Three years ago, Nelson Peltz’s Trian Fund Management took a US$2.5 billion position in General Electric Co., insisting it was undervalued and “under-appreciated.” Today, the activist firm’s loss on that investment could be approaching US$700 million.

Trian bought most of the stake -- its biggest at the time -- when the price averaged between US$22 and US$24. But the industrial titan’s earnings wilted last year and accounting questions surfaced, dragging its stock price down to less than US$9 now.

Trian sold about a third of its original 90 million shares at US$30 in 2015 and only 10,000 since the fourth quarter of 2016, according to data compiled by Bloomberg. It now owns about 0.8 per cent of GE, close to its original stake because of stock buybacks.

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The firm’s losses could range between US$600 million and US$700 million depending on the actual execution prices and dates of Trian’s transactions, information that is not available in public filings. Dividends are attributed to the total shares held at the end of each quarter.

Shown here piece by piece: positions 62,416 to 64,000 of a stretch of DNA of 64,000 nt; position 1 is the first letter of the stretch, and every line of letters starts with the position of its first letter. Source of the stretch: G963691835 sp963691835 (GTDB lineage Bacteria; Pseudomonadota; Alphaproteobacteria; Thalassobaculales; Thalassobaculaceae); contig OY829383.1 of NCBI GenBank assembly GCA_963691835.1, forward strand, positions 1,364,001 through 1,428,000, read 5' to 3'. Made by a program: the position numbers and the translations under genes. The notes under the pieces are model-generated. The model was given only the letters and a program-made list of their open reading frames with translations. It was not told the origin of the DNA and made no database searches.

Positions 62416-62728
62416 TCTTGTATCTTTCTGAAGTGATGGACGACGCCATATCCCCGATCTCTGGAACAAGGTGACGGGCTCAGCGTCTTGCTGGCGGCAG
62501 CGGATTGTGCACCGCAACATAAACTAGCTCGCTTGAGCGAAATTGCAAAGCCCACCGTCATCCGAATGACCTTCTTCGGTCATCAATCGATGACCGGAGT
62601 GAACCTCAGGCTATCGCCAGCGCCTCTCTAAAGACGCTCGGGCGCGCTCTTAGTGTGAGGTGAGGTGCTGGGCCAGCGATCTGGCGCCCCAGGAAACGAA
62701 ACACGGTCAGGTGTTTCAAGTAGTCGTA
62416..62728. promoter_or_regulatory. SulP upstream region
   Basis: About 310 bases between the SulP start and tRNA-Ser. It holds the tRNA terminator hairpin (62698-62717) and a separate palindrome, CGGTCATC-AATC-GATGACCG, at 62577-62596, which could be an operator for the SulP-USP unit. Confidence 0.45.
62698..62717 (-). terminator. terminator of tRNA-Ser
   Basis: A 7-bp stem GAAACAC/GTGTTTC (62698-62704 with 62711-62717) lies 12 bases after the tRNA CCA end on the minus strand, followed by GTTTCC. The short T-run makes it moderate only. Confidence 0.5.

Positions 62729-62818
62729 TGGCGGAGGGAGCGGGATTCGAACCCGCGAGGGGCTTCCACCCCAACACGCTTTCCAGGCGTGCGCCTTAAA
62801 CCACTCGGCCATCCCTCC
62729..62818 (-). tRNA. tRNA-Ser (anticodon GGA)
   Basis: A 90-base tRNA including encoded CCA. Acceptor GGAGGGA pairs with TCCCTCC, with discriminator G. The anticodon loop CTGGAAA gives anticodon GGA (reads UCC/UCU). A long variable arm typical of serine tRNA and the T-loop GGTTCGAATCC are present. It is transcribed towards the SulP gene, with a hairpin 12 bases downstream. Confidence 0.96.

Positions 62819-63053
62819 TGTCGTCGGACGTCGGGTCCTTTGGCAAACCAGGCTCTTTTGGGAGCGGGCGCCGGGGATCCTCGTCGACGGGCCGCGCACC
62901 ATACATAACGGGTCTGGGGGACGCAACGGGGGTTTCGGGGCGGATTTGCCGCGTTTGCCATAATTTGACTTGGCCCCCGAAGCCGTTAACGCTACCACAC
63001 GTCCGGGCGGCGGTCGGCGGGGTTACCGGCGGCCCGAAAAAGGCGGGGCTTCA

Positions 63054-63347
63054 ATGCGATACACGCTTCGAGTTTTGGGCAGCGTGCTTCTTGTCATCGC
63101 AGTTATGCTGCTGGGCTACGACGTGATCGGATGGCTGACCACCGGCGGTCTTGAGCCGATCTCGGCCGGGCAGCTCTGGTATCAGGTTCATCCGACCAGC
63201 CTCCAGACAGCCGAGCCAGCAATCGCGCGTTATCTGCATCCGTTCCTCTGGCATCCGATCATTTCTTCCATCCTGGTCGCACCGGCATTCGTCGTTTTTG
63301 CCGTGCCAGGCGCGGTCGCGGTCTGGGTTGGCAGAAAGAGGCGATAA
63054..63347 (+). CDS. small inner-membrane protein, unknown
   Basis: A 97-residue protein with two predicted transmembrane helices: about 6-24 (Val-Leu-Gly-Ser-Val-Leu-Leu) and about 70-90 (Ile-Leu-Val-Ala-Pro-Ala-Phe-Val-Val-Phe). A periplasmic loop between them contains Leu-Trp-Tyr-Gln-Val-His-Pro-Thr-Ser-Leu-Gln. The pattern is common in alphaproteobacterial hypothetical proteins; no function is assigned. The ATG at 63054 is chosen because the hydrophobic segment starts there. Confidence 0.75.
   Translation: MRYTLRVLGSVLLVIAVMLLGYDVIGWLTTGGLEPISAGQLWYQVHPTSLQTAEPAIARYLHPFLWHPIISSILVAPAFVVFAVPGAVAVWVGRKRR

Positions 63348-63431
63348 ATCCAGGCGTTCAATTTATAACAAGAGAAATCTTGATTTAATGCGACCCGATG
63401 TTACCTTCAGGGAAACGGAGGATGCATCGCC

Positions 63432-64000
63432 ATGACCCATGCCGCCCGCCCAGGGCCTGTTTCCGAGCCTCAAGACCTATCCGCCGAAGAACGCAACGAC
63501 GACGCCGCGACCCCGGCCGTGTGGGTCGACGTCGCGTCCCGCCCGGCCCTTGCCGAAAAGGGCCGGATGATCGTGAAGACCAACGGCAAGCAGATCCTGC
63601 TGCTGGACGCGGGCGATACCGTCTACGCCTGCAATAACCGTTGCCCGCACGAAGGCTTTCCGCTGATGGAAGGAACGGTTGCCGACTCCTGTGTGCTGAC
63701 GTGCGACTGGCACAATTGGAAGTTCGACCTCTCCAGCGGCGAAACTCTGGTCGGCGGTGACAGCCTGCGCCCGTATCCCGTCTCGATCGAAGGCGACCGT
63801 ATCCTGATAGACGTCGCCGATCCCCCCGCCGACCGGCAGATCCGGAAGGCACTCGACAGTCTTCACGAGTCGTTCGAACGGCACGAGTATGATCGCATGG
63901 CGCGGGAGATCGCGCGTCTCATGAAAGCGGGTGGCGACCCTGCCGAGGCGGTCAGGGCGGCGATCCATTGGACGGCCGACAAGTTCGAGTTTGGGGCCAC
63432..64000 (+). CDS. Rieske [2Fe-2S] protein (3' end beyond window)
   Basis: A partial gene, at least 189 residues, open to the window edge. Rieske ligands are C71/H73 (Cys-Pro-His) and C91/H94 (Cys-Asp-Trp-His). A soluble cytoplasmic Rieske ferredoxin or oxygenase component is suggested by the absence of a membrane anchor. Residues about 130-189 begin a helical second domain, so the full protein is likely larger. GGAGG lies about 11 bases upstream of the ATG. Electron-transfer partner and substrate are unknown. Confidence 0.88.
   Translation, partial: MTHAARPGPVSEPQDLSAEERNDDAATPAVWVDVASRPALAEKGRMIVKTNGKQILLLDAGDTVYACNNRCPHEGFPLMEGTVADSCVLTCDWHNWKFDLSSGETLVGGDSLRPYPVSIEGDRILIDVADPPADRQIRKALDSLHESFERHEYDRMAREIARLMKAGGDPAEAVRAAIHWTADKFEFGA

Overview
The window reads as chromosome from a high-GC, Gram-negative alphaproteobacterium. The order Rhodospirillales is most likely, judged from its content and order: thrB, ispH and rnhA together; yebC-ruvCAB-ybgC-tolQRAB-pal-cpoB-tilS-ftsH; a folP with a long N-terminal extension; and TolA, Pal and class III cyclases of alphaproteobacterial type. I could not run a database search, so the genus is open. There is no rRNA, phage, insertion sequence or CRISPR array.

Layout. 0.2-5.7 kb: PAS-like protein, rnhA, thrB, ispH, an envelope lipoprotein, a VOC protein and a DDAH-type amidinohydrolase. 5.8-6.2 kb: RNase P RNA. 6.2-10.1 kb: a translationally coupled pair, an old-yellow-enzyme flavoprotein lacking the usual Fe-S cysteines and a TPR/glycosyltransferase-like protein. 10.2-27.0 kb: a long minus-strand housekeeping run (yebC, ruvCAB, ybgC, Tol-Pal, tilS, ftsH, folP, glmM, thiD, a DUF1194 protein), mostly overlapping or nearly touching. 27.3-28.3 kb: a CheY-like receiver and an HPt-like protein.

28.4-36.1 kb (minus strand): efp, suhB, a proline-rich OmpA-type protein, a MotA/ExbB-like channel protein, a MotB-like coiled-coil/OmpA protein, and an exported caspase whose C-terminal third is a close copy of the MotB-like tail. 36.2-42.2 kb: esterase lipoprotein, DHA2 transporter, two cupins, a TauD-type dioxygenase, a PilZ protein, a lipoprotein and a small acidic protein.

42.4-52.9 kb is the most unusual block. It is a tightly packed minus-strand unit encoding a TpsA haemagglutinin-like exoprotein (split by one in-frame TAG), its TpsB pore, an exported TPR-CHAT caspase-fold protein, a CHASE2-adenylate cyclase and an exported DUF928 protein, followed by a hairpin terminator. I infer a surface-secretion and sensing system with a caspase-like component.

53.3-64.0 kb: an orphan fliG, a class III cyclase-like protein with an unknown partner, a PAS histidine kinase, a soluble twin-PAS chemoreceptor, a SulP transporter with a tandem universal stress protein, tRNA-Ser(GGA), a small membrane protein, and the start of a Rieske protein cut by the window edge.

Trian declined to comment through a spokeswoman.

Trian’s stake was initially seen as a vote of confidence in then-chief executive officer Jeffrey Immelt. But the firm increased pressure on him for an overhaul as GE’s fortunes deteriorated. He stepped down in June 2017, replaced by John Flannery, who was ousted in October after just 14 months. Larry Culp then was named CEO and chairman.

Ed Garden, Trian’s co-founder and chief investment officer, remains on GE’s board. Trian has been known to hold investments for a relatively long time -- often as many as five to seven years when it has a board seat.